There are several data migration strategies to move data from local to Azure and have various levels of latency. All of the following techniques offer transparency and data security.

service endpoints Virtual network (virtual network).

For those working with customers' financial information, security is a priority issue. Protecting resources (such as a database) in Azure often depends on configuring a network infrastructure within Azure itself and then accessing the network via a specific endpoint.

Before transferring data into Azure, it is useful to consider the network topology that protects both Azure resources and the connection from local. Virtual network service endpoints provide a protected direct connection to an Azure-defined virtual network.

Virtual networks are defined in Azure to contain Azure resources within a limited virtual network. This virtual network endpoint then provides protected access to strategic Azure service resources and only those in the defined virtual network.

Database lift and shift

The "lift-and-shift" database migration model represents one of the most common scenarios for using Azure's SQL database. The "lift-and-shift" mode involves simply taking existing local databases and moving them directly to the cloud. This procedure is recommended in the following scenarios:
  • Moving from a current data center where prices are higher or other operational reasons
  • Current local SQL Server database hardware is expired or nearing end of life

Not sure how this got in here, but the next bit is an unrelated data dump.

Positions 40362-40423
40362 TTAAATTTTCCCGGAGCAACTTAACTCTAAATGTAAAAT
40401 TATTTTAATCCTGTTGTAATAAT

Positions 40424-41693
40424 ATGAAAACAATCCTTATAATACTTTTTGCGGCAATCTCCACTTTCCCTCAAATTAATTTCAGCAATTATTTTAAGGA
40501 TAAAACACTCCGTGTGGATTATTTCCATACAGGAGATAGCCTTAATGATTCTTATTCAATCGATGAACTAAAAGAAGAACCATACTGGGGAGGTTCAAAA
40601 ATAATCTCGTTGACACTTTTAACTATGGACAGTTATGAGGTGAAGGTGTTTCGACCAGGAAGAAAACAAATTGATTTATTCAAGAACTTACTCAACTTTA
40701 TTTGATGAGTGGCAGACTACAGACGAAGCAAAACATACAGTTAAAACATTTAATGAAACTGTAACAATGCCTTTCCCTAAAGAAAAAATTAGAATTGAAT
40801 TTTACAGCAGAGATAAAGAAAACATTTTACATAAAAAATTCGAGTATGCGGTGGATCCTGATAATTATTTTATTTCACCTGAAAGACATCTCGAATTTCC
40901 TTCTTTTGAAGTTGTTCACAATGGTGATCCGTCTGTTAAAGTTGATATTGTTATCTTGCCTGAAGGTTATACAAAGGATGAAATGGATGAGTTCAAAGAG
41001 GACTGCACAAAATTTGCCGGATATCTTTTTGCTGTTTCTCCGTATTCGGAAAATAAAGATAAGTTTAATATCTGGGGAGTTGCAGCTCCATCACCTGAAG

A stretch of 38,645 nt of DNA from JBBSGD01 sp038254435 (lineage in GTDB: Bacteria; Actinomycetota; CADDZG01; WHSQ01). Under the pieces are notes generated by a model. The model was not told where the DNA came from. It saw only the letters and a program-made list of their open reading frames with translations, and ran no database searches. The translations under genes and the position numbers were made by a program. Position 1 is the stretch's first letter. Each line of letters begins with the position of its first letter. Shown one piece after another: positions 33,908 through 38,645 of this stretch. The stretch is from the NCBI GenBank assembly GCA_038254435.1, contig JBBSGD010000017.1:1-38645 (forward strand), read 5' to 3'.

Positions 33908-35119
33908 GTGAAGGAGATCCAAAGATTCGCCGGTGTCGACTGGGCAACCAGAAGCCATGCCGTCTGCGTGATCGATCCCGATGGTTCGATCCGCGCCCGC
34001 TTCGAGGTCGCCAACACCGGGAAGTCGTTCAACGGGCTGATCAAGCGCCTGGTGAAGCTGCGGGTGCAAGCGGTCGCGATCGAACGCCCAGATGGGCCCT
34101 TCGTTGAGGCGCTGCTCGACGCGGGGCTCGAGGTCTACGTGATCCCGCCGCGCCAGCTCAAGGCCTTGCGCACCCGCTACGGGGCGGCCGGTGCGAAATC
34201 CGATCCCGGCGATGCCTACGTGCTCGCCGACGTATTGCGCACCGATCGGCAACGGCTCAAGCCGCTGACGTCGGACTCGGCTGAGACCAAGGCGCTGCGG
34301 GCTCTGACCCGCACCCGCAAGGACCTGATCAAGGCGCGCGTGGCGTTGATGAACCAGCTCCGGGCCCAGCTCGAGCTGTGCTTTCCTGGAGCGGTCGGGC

• Supporting the generic business strategy of "moving to the cloud."
  • Taking advantage of SQL Azure's availability and disaster recovery capabilities.

In the case of smaller databases, the first step for data entry is usually to create the necessary data stores and structures, such as tables, via the Azure portal, the Azure command line or Azure SDK. For these smaller data stores, the next steps can be performed by a custom application written to copy the correct data to the most appropriate Azure data storage resource. Typically, the fastest route for larger data migrations is to restore backups to Azure.

Several ways are available to transfer data into Azure quickly and securely. This article discusses the other standard techniques, with the advantages and disadvantages of each.

Azure Database Migration Service

When applying the lift-and-shift methodology to SQL Server databases, the Azure Database Migration Service can be used to move databases to Azure. The service uses Data Migration Assistant to ensure that local databases are compatible with the functionality offered by Azure's SQL database. All necessary changes prior to database migration are available. In addition, use of the service requires a site-to-site Internet connection between the local network and Azure.

Bulk copy program (BCP) for SQL Server.

If SQL Server is currently on local and the goal is to move to Azure's SQL, another optimal technique is to use SQL Server Management Studio and the BCP utility to move data to Azure's SQL. After scripting and creating Azure SQL databases from the original local server, BCP can be used to quickly move data into Azure SQL.

BLOB and Azure file storage.

Individual branch offices often have their own archives located on local servers. This can cause problems with file sharing between branches and result in a lack of a single source of trusted information for a given file. In more complex cases, the institution may have an "official" file repository that branches access, but have intermittent or other connectivity problems in accessing file sharing.

Azure offers services to reduce the extent of these problems. Bringing this data into Azure ensures a single source of information for all data, a universally accessible repository with centralized access controls and permissions.